Definition of coda in English:

coda

noun

Music
  • 1The concluding passage of a piece or movement, typically forming an addition to the basic structure.

    • ‘To alter the coda of that final movement is thus, by implication, to change the character of the entire work.’
    • ‘At times, as in the coda of the first movement, the emotional release is transcendental.’
    • ‘This third section has already incorporated material from earlier in the movement and the coda extends this process.’
    • ‘The coda of the great Schubert B flat sonata was played at a breakneck pace and was technically perfect.’
    • ‘The theme returns at the conclusion in its original scoring and a short, violent coda ends the piece.’
    appendix, addendum, end matter, tailpiece, codicil, rider, postscript, addition, extension, sequel
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    1. 1.1 The concluding section of a dance, especially of a pas de deux or the finale of a ballet in which the dancers parade before the audience.
      • ‘She completed the difficult series of fouettes in the coda of the Black Swan pas de deux which even more senior ballerinas sometimes cannot manage as well.’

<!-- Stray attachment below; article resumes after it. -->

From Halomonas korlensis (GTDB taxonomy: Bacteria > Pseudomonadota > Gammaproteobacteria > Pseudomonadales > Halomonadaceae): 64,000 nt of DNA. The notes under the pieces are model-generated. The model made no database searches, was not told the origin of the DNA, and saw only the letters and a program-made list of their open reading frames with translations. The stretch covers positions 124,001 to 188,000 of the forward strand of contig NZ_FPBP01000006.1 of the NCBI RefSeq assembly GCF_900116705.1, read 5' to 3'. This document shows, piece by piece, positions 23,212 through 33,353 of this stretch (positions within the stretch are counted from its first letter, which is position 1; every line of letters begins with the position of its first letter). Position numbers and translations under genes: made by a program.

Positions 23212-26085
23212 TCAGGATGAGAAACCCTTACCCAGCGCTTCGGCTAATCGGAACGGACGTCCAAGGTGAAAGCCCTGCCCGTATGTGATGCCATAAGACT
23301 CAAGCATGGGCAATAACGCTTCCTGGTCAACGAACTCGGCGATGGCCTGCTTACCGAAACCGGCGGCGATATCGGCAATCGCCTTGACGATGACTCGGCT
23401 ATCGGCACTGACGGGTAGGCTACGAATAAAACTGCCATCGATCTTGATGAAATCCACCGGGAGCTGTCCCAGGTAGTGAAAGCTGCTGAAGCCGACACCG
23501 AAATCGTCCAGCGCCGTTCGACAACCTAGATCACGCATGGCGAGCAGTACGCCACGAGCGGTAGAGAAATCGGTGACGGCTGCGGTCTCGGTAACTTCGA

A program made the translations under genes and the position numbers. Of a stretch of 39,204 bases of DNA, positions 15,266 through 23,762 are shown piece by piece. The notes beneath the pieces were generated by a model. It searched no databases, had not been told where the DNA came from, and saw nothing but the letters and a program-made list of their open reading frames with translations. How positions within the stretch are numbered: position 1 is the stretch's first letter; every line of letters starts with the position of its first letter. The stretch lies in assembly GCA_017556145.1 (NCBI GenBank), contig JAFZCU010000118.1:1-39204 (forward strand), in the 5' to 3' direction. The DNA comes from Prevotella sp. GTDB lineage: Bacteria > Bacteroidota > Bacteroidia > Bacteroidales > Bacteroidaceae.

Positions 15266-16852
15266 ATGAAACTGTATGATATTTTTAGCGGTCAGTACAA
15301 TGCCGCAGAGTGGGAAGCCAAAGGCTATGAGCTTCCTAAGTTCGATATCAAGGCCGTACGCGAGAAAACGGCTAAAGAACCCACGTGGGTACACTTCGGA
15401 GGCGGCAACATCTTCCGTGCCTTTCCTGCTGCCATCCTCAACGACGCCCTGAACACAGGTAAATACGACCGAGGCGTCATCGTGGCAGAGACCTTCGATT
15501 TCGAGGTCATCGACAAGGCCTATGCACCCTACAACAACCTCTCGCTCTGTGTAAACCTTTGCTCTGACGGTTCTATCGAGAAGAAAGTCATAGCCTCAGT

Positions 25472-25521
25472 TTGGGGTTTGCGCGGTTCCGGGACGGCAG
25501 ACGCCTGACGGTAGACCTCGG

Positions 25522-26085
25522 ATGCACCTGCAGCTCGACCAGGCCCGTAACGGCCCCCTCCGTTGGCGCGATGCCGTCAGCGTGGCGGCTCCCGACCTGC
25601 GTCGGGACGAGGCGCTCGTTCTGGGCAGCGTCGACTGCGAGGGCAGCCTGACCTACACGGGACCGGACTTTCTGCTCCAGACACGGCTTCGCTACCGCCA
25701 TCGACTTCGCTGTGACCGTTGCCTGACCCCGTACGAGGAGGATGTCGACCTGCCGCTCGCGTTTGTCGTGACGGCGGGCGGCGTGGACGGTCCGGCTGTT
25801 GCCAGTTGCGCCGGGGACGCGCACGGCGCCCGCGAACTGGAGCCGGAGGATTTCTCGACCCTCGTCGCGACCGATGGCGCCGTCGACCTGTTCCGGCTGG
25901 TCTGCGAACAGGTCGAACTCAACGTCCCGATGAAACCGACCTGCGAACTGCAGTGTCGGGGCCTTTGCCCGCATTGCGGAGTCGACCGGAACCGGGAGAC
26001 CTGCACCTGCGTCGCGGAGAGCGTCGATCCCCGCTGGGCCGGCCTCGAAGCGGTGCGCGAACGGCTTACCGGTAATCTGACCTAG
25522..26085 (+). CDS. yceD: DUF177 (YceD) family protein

• ‘A 16-year-old from North Carolina danced the variation and coda from the Don Quixote pas de deux.’
      • ‘We added an opening to include angels, and the hoops and Russian dance were also added, along with a closing coda.’
      • ‘The short coda was another aerial ballet, after which the couple, yielding to the laws of gravity, returned to earth.’
      • ‘The program ended with a free-spirited coda by all the dancers doing this, that, and especially the other, all with happy bravura and to Tchaikovsky.’
      finale, final scene, final act, last act, epilogue, end, ending, finish, close
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    2. 1.2 A concluding event, remark, or section.
      ‘his new novel is a kind of coda to his previous books’
      • ‘The entertainment correspondent is one of 12 climbers setting their sights on conquering the summit as a dramatic coda to a gruelling expedition.’
      • ‘The sad coda to this event is that, a mere five months later, this disaster is already a fading memory.’
      • ‘The foreign minister added a coda to his colleague's remarks by urging a spirit of compromise in accession negotiations.’
      • ‘In a coda to this collection, he states, ‘Writers thrive with patient, supportive, kindly publishers - and editors.’’
      • ‘The extended coda to that scene and its aftermath was very well played, showing earlier events from a different perspective.’

Origin

Mid 18th century: Italian, from Latin cauda ‘tail’.

Pronunciation

coda

/ˈkoʊdə//ˈkōdə/